An asexual mind
In our July issue we featured an article that looked inside the mind of asexuals. Here, the story’s author Marina Kamenev shares her experience on writing about this often taboo topic. In her guest blog, Kamenev ponders what it’s like to feel completely indifferent to sex in a culture so preoccupied by it.
Before I had met anyone who identified as an asexual, I was most interested in whether they felt like they were missing out. It wasn’t that I necessarily thought their lives were lesser than due to a lack of sex or love or romance (some, like Gemma Faulks featured in the article, do have romantic relationships) but surely, I figured, they still felt left out of life in a more general way? After all, even the most basic deodorant commercial sells its product on the basis that it apparently makes the person wearing it feel desirable. And here, I realised, was a group of young people who didn’t see any purpose to be desirable. What is that like?
It isn’t just commercials that put asexuals on the other side of a cultural divide. Consider nearly every film and novel plot in existence – from Harry Potter to The Terminator – so many of them feature some kind of romantic thread. And forget about music. A challenge: try naming three songs in half a minute that don’t have a message about love or sex. It’s possible… but it’s not easy. There’s a reason I called it a challenge.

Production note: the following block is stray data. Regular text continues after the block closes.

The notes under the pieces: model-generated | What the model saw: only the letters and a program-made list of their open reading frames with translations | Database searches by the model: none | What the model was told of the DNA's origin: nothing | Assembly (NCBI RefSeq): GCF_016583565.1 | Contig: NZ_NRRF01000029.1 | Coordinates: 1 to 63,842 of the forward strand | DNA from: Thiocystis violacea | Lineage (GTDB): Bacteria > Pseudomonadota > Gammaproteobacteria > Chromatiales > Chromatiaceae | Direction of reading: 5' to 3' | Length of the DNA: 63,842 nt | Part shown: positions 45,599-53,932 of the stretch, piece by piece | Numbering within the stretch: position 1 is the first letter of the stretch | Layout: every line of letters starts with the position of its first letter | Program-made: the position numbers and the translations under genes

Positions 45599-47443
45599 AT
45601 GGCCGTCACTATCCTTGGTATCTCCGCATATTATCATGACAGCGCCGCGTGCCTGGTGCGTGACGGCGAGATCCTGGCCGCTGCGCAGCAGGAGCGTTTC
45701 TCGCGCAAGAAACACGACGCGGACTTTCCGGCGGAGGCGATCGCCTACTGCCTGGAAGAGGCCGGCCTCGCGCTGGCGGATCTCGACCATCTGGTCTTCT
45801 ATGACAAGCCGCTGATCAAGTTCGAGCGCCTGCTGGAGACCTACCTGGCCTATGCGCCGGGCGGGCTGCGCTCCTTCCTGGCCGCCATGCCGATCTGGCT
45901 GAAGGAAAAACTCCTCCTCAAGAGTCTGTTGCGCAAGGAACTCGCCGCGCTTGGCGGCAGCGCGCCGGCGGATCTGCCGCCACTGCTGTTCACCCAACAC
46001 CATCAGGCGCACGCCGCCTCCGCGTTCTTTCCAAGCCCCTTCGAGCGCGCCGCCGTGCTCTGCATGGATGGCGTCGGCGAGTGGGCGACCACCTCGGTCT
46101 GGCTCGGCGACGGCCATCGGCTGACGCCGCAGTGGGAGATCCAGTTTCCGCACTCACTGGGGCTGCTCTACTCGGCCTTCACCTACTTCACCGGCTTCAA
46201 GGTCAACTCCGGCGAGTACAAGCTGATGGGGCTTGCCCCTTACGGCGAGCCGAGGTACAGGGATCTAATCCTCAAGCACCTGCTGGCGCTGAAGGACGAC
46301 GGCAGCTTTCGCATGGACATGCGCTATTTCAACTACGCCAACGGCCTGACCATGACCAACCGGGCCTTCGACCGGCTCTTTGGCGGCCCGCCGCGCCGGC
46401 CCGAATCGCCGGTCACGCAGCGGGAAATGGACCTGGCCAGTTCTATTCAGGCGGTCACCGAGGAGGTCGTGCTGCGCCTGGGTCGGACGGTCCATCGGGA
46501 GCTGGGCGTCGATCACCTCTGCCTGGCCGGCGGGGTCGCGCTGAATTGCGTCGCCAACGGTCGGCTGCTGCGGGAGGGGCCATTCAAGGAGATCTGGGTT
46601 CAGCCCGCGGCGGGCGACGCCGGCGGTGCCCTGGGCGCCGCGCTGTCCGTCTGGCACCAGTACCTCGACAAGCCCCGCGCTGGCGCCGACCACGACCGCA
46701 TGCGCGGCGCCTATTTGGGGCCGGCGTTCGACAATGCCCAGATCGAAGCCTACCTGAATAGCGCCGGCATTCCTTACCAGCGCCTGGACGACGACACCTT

One of my interview subjects, 25-year-old Tess (an “aromantic” asexual, meaning she has no interest in sex or romance), admitted that it was hard: “There is a cliché that if someone in a film doesn’t believe in love or romance, then no-one believes the character… and the character always ends up changing their mind. That makes it so much more difficult for people like me to say I don’t want romance.”
Not that she’d change the way she is. The main reason Tess still hasn’t told anyone in her life that she’s asexual has nothing to do with shame or embarrassment; in fact, she says, “I have a medical condition that affects my female hormone production. I am afraid this is the first thing people will go with when I tell them.”
Her condition only adds another uncomfortable layer to an already fraught situation. And as I reported this story, I got the sense that even if it were tied to her sexuality, even if it could be managed, she wouldn’t change a thing.
For Tess, in particular, being asexual is not so much about behaviour but about an entire identity. And she genuinely worries that her friends will try to strip away from her if she comes out. What’s worse, she has no real reference point to describe how she feels. Asexuality often gets confused with celibacy. It’s treated as a choice and not an orientation. There are no asexuals on Glee, no popular young celebrities announcing their asexuality, no t-shirt promoting their cause. As Tess says “I think there needs to be better representation.”
Of course, there first needs to be a common understanding. Tess’ parents don’t speak English. She can converse with them in their native tongue, but even if she tried to explain to them the reason she won’t be getting married anytime soon, she literally wouldn’t be able to do so. Forget the absence TV characters, the glut of unrealistic romantic comedies or the judgment of clueless friends, the reason is because there is literally no word meaning “asexual” in her parents’ language. Linguistically speaking, she doesn’t exist. Talk about feeling invisible.
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